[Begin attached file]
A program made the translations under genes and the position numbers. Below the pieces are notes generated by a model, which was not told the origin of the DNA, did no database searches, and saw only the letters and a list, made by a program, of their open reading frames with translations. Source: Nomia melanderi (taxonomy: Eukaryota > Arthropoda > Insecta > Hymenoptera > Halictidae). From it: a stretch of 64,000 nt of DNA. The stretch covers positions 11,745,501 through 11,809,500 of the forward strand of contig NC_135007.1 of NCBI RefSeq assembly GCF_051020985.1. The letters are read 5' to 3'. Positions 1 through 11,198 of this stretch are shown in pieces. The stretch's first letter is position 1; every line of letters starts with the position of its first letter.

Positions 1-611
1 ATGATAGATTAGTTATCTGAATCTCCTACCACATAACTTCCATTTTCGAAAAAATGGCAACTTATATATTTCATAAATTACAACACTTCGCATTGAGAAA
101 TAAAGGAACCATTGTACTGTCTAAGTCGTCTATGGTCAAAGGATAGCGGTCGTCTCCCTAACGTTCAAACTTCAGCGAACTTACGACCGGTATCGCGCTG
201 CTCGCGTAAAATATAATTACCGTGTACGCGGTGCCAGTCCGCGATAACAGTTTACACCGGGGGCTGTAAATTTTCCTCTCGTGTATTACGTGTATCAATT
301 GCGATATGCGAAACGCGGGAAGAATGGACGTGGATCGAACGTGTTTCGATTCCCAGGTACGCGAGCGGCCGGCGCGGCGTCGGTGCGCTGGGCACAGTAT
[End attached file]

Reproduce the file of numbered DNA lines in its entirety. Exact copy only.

A program made the translations under genes and the position numbers. Below the pieces are notes generated by a model, which was not told the origin of the DNA, did no database searches, and saw only the letters and a list, made by a program, of their open reading frames with translations. Source: Nomia melanderi (taxonomy: Eukaryota > Arthropoda > Insecta > Hymenoptera > Halictidae). From it: a stretch of 64,000 nt of DNA. The stretch covers positions 11,745,501 through 11,809,500 of the forward strand of contig NC_135007.1 of NCBI RefSeq assembly GCF_051020985.1. The letters are read 5' to 3'. Positions 1 through 11,198 of this stretch are shown in pieces. The stretch's first letter is position 1; every line of letters starts with the position of its first letter.

Positions 1-611
1 ATGATAGATTAGTTATCTGAATCTCCTACCACATAACTTCCATTTTCGAAAAAATGGCAACTTATATATTTCATAAATTACAACACTTCGCATTGAGAAA
101 TAAAGGAACCATTGTACTGTCTAAGTCGTCTATGGTCAAAGGATAGCGGTCGTCTCCCTAACGTTCAAACTTCAGCGAACTTACGACCGGTATCGCGCTG
201 CTCGCGTAAAATATAATTACCGTGTACGCGGTGCCAGTCCGCGATAACAGTTTACACCGGGGGCTGTAAATTTTCCTCTCGTGTATTACGTGTATCAATT
301 GCGATATGCGAAACGCGGGAAGAATGGACGTGGATCGAACGTGTTTCGATTCCCAGGTACGCGAGCGGCCGGCGCGGCGTCGGTGCGCTGGGCACAGTAT